May 10, 2024

A Day in the Life of Sunim, Virginia (May 5, 2024)

May 5, 2024: North America East Coast Dharma Q&A Tour (7) Virginia

Hello. Today, the seventh Dharma Q&A of Venerable Pomnyun Sunim’s 2024 North America East Coast tour took place in Virginia, close to Washington D.C.

Venerable Pomnyun Sunim started his day at 5 AM with practice and meditation at the Washington Jungto Center. Today also marks the start of a series of meetings in Washington D.C. focused on peace on the Korean peninsula.

After completing his morning practice and having breakfast, he worked on some tasks before heading to the home of Mr. Jason Lim at 10:30 AM for lunch.

Jason Lim began volunteering as an English interpreter for Sunim during his college days at Harvard Kennedy School in January 2006. Since graduating and working in Washington D.C, Jason has consistently aligned his vacation time with Sunim’s schedule for the past 19 years to volunteer as an interpreter whenever Sunim visited North America. He is also interpreting for Sunim during the current visit. 

After enjoying a carefully prepared lunch by Mrs. Lim, Sunim expressed his gratitude to the Lim family.

In the afternoon, he headed to a Korean center in Annandale for a meeting scheduled at 2 PM with Mr. Olin Wethington, a U.S. security expert.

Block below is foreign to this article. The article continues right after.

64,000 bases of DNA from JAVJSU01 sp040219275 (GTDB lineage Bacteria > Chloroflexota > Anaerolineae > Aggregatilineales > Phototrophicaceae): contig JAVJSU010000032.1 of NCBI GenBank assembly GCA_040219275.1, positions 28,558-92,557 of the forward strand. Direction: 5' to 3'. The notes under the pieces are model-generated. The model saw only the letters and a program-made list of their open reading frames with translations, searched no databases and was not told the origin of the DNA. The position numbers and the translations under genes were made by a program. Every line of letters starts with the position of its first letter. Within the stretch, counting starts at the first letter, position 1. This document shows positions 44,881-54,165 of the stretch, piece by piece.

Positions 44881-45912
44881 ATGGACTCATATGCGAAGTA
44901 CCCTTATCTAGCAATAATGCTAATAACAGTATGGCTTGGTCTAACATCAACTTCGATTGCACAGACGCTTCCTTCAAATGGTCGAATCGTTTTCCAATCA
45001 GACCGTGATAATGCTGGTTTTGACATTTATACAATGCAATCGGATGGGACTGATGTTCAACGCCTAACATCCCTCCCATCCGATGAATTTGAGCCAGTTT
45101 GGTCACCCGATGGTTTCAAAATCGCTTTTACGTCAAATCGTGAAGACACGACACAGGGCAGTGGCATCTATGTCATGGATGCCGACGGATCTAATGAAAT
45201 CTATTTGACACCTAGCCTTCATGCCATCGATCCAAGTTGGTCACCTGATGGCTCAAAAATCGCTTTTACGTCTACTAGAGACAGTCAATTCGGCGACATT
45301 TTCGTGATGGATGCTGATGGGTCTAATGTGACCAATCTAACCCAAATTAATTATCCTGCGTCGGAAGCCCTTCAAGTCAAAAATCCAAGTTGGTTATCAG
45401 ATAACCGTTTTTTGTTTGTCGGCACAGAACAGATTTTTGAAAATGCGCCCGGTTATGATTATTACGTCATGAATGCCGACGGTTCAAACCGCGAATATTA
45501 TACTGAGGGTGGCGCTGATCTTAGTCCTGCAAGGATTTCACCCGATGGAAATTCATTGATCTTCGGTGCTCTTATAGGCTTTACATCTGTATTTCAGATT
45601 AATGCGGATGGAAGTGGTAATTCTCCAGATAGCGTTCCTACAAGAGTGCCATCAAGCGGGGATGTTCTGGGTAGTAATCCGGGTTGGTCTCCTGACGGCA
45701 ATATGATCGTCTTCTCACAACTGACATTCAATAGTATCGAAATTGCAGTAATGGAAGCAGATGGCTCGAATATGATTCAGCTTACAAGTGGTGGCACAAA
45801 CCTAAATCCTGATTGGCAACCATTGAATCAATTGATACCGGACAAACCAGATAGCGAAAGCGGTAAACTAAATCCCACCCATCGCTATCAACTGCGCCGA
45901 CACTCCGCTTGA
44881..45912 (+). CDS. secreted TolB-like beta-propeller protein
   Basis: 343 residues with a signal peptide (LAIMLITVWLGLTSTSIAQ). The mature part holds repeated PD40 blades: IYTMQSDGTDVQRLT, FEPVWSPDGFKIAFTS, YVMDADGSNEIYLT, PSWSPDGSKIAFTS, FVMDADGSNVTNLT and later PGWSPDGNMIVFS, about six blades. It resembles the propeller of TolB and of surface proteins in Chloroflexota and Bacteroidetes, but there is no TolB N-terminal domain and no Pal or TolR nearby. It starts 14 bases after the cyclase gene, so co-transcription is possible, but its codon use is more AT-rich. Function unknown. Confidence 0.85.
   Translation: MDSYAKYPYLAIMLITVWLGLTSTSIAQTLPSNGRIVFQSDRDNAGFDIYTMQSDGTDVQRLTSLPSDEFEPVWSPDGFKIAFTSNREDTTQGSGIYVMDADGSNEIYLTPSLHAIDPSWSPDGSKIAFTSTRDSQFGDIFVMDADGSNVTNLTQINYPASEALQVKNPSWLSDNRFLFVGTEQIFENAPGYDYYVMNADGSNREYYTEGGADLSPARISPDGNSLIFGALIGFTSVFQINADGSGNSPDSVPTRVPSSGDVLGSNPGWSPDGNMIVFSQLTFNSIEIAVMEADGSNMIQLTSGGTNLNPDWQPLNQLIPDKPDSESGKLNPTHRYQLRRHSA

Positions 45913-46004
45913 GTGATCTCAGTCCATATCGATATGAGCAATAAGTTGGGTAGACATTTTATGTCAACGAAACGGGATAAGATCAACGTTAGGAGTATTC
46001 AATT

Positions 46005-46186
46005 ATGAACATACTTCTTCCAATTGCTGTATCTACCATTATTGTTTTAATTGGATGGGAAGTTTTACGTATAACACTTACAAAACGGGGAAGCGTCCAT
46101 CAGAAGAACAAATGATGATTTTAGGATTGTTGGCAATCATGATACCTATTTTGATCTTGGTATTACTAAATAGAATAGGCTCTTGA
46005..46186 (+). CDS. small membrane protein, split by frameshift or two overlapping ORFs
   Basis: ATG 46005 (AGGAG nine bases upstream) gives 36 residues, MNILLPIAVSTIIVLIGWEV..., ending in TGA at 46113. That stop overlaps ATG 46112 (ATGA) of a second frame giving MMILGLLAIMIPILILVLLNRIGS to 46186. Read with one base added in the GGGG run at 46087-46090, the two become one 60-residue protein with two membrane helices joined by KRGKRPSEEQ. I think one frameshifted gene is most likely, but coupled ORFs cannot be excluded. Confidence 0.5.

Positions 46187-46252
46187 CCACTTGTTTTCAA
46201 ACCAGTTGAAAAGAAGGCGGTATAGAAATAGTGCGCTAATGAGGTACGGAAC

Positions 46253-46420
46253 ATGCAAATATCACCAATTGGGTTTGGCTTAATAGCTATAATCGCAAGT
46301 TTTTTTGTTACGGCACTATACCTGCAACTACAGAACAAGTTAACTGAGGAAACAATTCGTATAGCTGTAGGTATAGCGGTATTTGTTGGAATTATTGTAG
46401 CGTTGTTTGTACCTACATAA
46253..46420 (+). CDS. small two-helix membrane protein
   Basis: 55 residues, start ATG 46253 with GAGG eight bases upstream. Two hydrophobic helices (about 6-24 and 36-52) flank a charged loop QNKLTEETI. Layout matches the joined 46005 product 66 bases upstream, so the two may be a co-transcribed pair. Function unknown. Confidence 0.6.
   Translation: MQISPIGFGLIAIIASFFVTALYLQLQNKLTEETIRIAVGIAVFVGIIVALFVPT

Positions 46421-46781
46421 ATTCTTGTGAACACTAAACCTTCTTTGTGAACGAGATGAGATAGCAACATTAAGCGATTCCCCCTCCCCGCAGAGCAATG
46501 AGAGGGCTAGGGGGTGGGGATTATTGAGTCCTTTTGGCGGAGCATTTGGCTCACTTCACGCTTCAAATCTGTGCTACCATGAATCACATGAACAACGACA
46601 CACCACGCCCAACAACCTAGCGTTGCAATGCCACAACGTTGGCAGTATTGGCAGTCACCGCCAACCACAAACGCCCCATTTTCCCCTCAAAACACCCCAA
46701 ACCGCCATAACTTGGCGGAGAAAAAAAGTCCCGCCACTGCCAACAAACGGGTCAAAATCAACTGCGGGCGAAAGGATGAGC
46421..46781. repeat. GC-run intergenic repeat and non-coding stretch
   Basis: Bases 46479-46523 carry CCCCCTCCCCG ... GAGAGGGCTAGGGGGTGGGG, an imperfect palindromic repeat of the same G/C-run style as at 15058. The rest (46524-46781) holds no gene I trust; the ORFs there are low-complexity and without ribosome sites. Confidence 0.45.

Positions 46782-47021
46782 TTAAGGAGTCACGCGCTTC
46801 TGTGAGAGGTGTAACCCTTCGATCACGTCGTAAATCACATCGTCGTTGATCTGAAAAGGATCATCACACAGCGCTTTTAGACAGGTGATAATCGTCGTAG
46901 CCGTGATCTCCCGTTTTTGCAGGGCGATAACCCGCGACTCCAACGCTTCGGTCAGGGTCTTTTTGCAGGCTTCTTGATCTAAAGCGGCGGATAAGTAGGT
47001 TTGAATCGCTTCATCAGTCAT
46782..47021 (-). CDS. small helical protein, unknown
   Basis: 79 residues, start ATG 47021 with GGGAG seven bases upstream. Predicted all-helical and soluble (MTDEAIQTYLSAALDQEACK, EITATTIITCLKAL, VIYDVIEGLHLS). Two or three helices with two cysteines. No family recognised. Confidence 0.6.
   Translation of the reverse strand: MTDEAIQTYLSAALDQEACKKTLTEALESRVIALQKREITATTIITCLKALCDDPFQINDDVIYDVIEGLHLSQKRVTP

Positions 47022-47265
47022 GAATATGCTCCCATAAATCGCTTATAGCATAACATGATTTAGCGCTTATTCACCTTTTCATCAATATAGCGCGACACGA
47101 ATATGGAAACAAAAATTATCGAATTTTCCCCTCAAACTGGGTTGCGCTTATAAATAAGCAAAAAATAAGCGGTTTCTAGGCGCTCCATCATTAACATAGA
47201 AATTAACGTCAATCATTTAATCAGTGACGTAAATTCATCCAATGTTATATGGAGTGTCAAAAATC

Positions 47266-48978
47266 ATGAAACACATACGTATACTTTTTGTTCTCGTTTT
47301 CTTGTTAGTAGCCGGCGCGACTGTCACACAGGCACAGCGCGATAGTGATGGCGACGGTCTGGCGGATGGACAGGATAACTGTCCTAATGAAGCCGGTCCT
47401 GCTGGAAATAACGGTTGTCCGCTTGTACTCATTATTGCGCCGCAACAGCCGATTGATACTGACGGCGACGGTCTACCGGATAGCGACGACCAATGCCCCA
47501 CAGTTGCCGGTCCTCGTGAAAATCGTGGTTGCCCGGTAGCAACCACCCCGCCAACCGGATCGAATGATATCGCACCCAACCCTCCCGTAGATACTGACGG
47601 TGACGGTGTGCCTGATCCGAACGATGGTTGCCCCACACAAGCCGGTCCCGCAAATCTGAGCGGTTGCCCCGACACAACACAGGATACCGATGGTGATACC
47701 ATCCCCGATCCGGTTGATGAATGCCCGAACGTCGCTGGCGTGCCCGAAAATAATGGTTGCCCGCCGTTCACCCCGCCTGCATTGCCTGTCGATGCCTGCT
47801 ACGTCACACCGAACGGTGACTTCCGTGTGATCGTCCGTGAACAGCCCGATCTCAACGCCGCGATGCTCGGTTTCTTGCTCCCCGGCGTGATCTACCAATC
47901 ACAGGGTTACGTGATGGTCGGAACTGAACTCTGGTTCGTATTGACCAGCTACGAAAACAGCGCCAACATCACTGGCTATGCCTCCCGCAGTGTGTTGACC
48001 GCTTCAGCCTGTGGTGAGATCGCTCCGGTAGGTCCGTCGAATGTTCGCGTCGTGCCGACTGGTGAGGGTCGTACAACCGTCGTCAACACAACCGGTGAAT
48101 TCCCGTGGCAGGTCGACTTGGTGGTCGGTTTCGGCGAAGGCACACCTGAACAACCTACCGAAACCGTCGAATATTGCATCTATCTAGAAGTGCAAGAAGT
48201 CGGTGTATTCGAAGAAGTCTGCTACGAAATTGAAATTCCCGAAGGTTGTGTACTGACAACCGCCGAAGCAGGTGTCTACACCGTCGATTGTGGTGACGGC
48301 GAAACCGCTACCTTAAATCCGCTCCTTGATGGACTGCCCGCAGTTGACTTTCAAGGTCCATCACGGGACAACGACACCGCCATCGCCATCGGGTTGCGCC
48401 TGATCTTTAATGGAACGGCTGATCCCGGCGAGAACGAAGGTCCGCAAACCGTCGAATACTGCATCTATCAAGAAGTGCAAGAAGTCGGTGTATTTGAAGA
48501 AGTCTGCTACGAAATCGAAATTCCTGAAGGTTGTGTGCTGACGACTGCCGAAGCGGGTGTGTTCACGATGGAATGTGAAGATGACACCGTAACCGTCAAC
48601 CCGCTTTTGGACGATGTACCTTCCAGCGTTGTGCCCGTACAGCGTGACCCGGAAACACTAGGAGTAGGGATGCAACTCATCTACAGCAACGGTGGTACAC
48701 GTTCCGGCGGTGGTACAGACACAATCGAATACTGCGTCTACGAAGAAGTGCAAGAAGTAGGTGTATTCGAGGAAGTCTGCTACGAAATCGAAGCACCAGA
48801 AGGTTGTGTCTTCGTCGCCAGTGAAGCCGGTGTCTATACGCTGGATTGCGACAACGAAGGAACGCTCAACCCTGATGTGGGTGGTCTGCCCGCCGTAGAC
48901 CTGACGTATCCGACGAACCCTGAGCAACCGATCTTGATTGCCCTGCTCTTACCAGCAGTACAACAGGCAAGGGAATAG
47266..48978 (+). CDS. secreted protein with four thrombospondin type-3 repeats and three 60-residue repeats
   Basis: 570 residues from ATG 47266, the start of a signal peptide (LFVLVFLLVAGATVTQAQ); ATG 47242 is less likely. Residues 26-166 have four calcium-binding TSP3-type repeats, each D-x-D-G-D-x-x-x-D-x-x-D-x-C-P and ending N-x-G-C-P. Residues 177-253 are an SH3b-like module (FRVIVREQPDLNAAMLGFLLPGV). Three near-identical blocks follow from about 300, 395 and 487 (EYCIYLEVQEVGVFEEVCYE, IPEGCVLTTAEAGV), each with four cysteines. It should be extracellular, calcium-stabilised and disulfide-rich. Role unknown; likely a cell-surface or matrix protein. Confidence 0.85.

Upon arriving at the meeting venue, Mr. Wethington and Ms. Katrina Delgado greeted Sunim.

Mr. Wethington, who formerly worked at the Treasury Department, is a director of the Atlantic Council, a think tank specializing in international affairs in the United States. He has served as a special envoy to China, an advisor to the Secretary of the Treasury, Deputy Under Secretary of the Treasury for International Affairs, and a special advisor to the President at the White House Economic Policy Council.

“I really love Korea. I have visited Korea about 40 times and always stopped by the DMZ. I am very interested in solving the problem of the division of the Korean peninsula.”

After a warm exchange of greetings, Mr. Wethington sought Venerable Pomnyun Sunim’s words of wisdom.

What Is the Solution to the Heightened Risk of War on the Korean peninsula?

“I think the most dangerous place in the world is the Korean peninsula. We need a peaceful solution. That’s why I want to hear your opinion on this issue. Right now, the war between Ukraine and Russia may be a bit more of a priority. However, when looking at the Global Risk Index, I think the risk of war on the Korean peninsula is a very serious problem.”

Before answering Mr. Wethington’s question, Sunim first shared why he became involved in advocating for peace on the Korean peninsula.